And have you ever considered tracking all your income and expenses like I do? Gotta say, it makes you a lot more conscious of your money. Especially if you commit to posting the numbers for the whole world to see 😉

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  1. Pau Ruŀlan Ferragut

    I stopped tracking all my expenses a couple of years ago only to find out that,
    instead of helping me, it was a backfiring because I was rationalizing my

    Nowadays I only do it very highly in such as «I know a visit to Florence will
    cost 60€ so this month I cannot go to Siena» (I am in Italy, not very far from

    One thing I notice is that since adopting a healthier eating style my food
    expenses have almost doubled (around 350€ per month) but I feel just great.

    So thanks for the post 😉

    1. Thanks for the comment, Pau! I noticed the same when I started eating healthier. But,as I’m sure you’ll agree, there aren’t many better things to spend your money on than good fuel for your body.

  2. Hi Niall,

    I don’t think I’ve ever commented on your blog, but I wanted to say I love what you’re doing with your life. You’re grabbing it by the tee-hees and living it. 🙂

    Keep on.

  3. If you’re having to spend 40 hours per week working to make ends meet (while having no retirement savings, health benefits) than are you really achieving what you set out to? Sure you may get to spend time sleeping on a “friend’s” (I use that term loosely) couch in Turkey or sleep on a twin sized bunk bed in a hostel somewhere (swanky!) but truthfully you’re still a slave to work just like the rest of us. In fact when you add up all the hours you spent TRYING to earn passive income its an unequivocal failure.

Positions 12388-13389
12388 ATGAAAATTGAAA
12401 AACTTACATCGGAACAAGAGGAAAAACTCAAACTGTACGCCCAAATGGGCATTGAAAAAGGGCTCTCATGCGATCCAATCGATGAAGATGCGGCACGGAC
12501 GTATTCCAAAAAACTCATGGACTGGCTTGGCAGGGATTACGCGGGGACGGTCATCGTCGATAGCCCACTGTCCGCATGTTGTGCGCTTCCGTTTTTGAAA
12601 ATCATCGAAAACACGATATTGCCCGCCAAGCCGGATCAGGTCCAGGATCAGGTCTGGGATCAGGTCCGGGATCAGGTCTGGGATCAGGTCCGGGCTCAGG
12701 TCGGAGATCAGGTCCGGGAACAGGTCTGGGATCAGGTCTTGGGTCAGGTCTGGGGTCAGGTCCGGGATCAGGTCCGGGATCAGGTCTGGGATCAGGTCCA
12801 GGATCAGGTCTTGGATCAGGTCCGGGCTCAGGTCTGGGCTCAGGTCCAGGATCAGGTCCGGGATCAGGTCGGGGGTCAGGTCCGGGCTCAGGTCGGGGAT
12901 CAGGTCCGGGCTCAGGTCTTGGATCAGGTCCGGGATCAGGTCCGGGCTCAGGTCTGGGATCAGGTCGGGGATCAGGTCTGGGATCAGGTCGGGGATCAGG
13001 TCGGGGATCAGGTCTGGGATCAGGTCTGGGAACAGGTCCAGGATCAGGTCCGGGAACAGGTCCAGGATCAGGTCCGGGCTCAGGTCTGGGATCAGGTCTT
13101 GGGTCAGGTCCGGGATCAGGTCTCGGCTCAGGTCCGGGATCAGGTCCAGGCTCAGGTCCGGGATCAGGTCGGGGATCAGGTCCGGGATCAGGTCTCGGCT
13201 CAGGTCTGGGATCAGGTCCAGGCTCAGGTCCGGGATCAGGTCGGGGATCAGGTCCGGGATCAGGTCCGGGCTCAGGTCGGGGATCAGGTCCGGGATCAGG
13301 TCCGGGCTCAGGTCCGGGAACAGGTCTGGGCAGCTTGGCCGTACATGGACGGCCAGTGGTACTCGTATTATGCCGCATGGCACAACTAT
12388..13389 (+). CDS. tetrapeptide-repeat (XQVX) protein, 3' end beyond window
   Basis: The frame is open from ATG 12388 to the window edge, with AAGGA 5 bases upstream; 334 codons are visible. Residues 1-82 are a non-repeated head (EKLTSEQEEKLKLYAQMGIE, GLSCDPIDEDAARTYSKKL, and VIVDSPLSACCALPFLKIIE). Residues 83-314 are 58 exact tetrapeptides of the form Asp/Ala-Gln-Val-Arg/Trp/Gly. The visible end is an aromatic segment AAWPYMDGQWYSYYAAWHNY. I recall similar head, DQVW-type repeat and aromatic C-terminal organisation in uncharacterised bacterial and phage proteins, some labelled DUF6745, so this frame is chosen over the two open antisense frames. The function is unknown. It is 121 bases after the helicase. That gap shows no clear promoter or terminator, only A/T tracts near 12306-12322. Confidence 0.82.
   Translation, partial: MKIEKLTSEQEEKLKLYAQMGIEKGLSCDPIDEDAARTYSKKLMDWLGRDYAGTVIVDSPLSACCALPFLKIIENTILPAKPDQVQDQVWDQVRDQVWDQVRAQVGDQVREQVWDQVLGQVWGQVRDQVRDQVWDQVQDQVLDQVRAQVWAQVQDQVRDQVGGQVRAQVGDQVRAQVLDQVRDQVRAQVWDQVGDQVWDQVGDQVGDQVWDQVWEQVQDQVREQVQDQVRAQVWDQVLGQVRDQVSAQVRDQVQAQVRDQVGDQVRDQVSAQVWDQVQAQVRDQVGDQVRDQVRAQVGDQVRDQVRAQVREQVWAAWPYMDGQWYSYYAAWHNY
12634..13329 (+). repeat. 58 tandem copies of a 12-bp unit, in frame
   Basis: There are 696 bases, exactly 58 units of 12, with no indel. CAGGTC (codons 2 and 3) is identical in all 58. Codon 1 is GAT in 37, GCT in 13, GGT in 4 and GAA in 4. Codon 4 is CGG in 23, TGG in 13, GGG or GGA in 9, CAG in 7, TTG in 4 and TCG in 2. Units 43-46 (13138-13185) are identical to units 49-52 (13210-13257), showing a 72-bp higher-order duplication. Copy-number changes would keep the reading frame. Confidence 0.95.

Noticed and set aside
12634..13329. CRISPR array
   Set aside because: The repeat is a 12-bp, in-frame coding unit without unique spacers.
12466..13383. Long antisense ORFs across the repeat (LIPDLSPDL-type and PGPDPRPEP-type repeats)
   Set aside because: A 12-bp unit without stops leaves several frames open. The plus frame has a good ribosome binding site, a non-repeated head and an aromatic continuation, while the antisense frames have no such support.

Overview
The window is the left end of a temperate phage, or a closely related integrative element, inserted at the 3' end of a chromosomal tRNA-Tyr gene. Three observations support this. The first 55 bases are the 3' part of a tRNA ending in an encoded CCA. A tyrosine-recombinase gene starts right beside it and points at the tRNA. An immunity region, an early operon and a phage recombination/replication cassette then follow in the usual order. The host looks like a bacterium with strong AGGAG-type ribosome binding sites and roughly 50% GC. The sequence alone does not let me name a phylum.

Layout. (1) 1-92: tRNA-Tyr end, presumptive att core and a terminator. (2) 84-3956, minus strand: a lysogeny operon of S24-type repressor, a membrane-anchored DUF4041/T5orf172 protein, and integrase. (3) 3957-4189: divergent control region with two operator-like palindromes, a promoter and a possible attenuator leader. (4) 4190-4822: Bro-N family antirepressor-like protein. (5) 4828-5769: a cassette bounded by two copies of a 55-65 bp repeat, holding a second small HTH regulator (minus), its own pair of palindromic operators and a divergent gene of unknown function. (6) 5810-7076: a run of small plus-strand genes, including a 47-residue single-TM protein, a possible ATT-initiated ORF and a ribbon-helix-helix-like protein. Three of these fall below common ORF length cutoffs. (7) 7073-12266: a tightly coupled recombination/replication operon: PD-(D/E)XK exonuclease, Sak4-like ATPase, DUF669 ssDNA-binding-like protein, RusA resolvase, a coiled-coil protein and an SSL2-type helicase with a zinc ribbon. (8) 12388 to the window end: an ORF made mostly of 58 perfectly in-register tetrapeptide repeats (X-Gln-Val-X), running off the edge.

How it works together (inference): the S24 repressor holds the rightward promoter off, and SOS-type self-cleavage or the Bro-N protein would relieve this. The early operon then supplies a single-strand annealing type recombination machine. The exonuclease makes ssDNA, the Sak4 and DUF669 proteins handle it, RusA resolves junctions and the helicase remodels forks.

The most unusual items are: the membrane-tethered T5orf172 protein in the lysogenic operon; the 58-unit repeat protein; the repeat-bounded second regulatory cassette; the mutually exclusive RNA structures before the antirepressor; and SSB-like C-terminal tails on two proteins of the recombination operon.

Sorry but somebody needs to call you on you merry sunshine bullshit.

    1. Thanks for the comment, Ron. I don’t consider myself to have “made it” yet, not by a long shot. I thought I’d been pretty clear about that.

      My aim with these reports is to show people what the transition is like. It’s hard and often ugly. But I feel my destiny is in my own hands these days, and I’m happy with the progress I’m making towards my ideal, which is more like 30 hours per week and earning enough each month to build up some savings and make significant contributions to charitable causes.